DeSoto, Tx.- Destiny Brannon thought that she was done with DeSoto High School after walking across the stage and receiving her diploma; however, that was not the case for the 18-year-old high school graduate.
Destiny was named the class valedictorian; the highest achievement a graduate can have, but her victory was short lived when Brannon and her parents were informed of a miscalculation with her grades. After returning from freshman orientation at the University of Texas at Austin where she planned on going to college, the Brannon family was called into a meeting with the DeSoto ISD school officials. They were told that Destiny actually ranked third in her class and not first. According to officials, mistakes had been made because the school ranked Brannon based only on her Fall semester grades and failed to factor in her spring semester grades.
As a result, Destiny had dropped from number one in her class to number three, the school made this discovery after they evaluated the final transcript. “It’s embarrassing, because I got so much publicity from them on being valedictorian, only to be told that’s a mistake,” Destiny said.
According to the school, the honor of valedictorian should have been awarded to student Brian Uzuegbunam, who moved from spot number four to number one.
DeSoto ISD released a statement and said that it “regrets that it failed to ensure that systems were in place to prevent this from occurring, but has since worked diligently to ensure that those at fault have been held accountable and that there is a system and process in place to verify student academic ranking as based on grades, grade point average and course weighting.” According to the school district spokesperson Tiffanie Blackmon-Jones, those responsible for the error has been fired.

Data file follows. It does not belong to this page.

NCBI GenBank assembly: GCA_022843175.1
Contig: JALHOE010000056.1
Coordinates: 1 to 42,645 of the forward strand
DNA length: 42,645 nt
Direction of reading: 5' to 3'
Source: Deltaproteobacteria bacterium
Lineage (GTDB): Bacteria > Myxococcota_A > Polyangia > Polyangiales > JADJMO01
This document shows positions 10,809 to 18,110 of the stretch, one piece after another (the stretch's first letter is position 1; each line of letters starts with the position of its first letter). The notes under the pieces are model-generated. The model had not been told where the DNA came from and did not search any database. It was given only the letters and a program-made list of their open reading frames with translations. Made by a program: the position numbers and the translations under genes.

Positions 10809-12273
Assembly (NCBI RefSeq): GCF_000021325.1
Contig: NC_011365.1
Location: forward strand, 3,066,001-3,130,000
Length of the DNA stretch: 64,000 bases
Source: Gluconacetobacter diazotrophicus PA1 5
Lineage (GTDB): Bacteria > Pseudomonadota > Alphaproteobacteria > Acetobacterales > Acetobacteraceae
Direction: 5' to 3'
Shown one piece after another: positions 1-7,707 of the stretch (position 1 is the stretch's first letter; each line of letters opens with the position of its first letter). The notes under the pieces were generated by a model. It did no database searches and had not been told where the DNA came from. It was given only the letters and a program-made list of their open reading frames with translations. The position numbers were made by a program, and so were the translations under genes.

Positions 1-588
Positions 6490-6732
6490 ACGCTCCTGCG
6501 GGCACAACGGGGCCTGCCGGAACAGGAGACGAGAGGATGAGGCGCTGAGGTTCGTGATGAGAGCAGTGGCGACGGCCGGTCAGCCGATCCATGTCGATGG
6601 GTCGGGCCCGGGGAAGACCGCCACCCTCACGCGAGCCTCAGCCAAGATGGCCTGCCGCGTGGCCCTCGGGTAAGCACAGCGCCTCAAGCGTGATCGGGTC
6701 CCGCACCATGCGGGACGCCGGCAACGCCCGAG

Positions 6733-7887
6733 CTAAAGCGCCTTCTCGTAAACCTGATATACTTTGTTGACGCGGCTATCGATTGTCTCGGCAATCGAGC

Destiny and her mother Samantha Johnson-Brannon believes that the revised ranking was the backlash from Destiny’s critiques to the administration in her graduation speech regarding the school prioritizing sports over academics.“DeSoto ISD is plagued with the idea that sports are somehow more important than education,” The school district denied those accusations and said that Brannon’s speech was approved by the principal Arista Owens-McGowan and the school board before graduation.
Since her valedictorian status has been changed, Destiny no longer qualifies for the free year of college tuition. Although she has some scholarship money; it may not be enough to cover her first year. The Brannon family has since launched a GoFundMe Campaign to help cover the cost of her tuition. They have raised over $25,000.
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